This is interesting, because the away-game issue is pretty clearly easy to solve within the parameters set by the ruling. The ruling only states that cheer support has to be given equally to men's and women's sports; it says nothing about that support having to be given at home-games. The school could just as easily have cheerleaders at nothing but away-games. Or they could arrange it so that half of their games in a season are away games and half home games, while still making it so that half are for men's basketball and the other half for women's basketball. I realize that this would require slightly more effort than just scheduling them in for only home games, but it still shouldn't take somebody with an calendar and the two teams's schedules more than about half an hour to arrange.

What I think has actually happened here is that the schools found a way to save on their cheerleading budgets while blaming feminists and Title IX. It's a lot cheaper to send the cheerleaders to 16 home games than it is to send them to 8 home games and 8 away games. Note the mention in the article of the school that cut its cheerleading squad entirely due to budget constraints in 2002, then only now reinstituted it. The article manages to frame this as the squad being devastated because lousy feminists will only let them chear at home games. If, indeed, the students at the school actually have been convinced that the Title IX ruling is responsible for the school cutting away games, rather than a miserly school board, I have to give the school credit for doing a masterful PR job.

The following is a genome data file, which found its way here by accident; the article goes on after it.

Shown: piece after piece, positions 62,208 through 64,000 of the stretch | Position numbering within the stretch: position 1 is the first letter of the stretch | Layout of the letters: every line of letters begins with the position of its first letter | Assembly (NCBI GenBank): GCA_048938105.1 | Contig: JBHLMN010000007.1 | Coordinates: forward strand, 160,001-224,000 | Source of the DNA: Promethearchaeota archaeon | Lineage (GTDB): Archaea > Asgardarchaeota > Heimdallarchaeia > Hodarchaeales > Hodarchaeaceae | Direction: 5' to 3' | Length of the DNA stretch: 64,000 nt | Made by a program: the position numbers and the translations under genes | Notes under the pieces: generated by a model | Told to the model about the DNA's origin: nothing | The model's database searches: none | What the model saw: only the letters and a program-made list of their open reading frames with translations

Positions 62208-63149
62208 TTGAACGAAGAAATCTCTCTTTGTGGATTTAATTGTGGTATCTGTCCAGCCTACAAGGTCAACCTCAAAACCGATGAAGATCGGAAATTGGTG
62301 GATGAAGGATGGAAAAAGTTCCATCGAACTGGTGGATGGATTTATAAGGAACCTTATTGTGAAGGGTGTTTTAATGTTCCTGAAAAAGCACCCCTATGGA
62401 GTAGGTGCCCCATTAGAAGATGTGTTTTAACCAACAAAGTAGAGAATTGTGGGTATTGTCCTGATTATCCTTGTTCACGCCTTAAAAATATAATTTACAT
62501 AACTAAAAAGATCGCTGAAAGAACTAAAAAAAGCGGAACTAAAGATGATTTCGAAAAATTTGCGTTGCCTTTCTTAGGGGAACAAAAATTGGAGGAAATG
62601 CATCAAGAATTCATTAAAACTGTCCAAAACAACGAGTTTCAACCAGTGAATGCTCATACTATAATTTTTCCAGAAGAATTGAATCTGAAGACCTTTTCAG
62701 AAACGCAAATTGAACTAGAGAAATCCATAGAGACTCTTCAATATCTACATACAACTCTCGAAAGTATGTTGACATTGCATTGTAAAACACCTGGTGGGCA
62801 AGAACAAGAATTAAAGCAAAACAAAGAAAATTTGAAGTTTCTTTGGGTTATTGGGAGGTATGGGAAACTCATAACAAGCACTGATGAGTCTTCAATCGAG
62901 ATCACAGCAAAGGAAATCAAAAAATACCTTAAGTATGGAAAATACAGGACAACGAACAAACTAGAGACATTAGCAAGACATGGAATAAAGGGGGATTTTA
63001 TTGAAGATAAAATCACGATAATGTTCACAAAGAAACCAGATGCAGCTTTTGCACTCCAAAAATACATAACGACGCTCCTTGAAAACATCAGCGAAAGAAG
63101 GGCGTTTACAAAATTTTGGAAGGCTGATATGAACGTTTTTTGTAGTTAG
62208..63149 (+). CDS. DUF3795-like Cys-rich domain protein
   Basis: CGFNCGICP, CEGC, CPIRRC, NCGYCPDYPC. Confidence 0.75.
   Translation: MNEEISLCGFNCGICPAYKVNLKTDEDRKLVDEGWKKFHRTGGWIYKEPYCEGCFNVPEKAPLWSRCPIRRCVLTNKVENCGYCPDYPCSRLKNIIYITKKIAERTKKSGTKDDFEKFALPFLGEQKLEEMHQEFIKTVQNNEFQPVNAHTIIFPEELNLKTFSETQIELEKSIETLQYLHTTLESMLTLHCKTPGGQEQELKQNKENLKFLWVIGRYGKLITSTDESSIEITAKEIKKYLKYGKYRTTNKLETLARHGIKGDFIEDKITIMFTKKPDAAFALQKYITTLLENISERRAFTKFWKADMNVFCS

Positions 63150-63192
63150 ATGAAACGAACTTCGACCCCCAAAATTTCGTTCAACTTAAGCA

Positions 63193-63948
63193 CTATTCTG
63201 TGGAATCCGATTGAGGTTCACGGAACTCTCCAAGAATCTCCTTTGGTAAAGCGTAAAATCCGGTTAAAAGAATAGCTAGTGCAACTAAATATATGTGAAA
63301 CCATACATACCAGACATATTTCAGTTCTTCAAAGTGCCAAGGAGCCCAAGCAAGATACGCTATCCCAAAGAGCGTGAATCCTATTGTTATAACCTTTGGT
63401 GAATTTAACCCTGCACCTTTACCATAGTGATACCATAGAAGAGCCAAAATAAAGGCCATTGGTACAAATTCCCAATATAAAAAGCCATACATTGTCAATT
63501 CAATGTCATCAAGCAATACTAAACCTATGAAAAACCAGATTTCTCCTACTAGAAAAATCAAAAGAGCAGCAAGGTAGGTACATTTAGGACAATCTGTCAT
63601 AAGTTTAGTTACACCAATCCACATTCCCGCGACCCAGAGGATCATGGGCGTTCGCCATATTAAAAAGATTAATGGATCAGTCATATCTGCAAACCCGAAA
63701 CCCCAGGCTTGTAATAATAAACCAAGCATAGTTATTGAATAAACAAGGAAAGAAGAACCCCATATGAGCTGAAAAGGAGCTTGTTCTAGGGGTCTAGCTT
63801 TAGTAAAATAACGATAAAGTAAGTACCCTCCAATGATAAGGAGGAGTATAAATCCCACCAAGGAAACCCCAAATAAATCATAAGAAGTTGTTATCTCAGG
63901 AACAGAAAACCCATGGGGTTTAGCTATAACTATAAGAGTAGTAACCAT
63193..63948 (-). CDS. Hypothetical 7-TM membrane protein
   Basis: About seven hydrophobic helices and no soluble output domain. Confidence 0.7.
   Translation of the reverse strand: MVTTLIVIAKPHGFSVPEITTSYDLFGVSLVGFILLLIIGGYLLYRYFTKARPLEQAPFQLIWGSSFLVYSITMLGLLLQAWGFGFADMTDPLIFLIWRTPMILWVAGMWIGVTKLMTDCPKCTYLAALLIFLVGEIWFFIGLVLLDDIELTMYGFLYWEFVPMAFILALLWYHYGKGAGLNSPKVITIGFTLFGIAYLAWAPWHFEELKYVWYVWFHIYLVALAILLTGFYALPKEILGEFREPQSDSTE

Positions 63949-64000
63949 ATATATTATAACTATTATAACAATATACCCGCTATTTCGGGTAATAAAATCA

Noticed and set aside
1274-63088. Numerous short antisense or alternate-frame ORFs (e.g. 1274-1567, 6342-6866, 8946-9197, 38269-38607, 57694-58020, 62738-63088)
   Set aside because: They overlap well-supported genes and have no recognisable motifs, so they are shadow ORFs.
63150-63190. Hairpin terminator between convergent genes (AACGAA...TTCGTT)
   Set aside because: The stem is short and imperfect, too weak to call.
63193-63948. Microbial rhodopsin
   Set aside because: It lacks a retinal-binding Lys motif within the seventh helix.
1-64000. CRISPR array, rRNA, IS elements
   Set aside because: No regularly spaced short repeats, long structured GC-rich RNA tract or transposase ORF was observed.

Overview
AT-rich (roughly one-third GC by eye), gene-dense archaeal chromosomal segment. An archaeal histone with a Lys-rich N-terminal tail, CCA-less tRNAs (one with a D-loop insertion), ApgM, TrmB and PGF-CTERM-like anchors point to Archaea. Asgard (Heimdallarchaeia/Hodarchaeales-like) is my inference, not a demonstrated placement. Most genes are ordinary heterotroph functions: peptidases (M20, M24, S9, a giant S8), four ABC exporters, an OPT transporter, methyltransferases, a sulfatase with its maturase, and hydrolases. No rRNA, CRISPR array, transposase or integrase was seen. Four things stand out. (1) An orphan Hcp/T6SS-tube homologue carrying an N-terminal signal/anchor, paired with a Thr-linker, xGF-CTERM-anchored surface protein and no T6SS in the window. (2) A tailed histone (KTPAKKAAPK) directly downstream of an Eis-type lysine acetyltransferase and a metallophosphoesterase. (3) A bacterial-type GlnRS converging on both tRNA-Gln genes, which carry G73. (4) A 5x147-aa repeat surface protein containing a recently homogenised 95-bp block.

The article also mentions a fairly useless anecdote about one time when a school's cheerleaders cheered at a women's basketball game (because the men's game was cancelled) and the women's basketball players found it disruptive and didn't appreciate it. Well, yeah, of course they did. If you're used to playing without cheerleading and then, without warning, you have cheerleaders, of course you'll find it distracting. As the article mentions at the very end, now that cheerleaders are a regular part of home games the women's basketball players have gotten used to it and are enjoying their presence more.

What's hinted at in the article, but never discussed in full, is that a lot of the cheerleaders don't like the new rule because they just plain aren't interested in cheering on girls. I don't know a huge amount about the debate over the place of cheerleading in the modern high school, but the general sense I get is that there's a struggle between those who think that it's a sexist throwback and demeaning to women and those who feel that it's a genuine sport with athletic merit. Within the context of that discussion, I would argue that if one's desire to engage in an activity significantly declines when one discovers that one's audience will be members of the same sex, then that would constitute evidence in favor of the "sexist throwback" school of thought.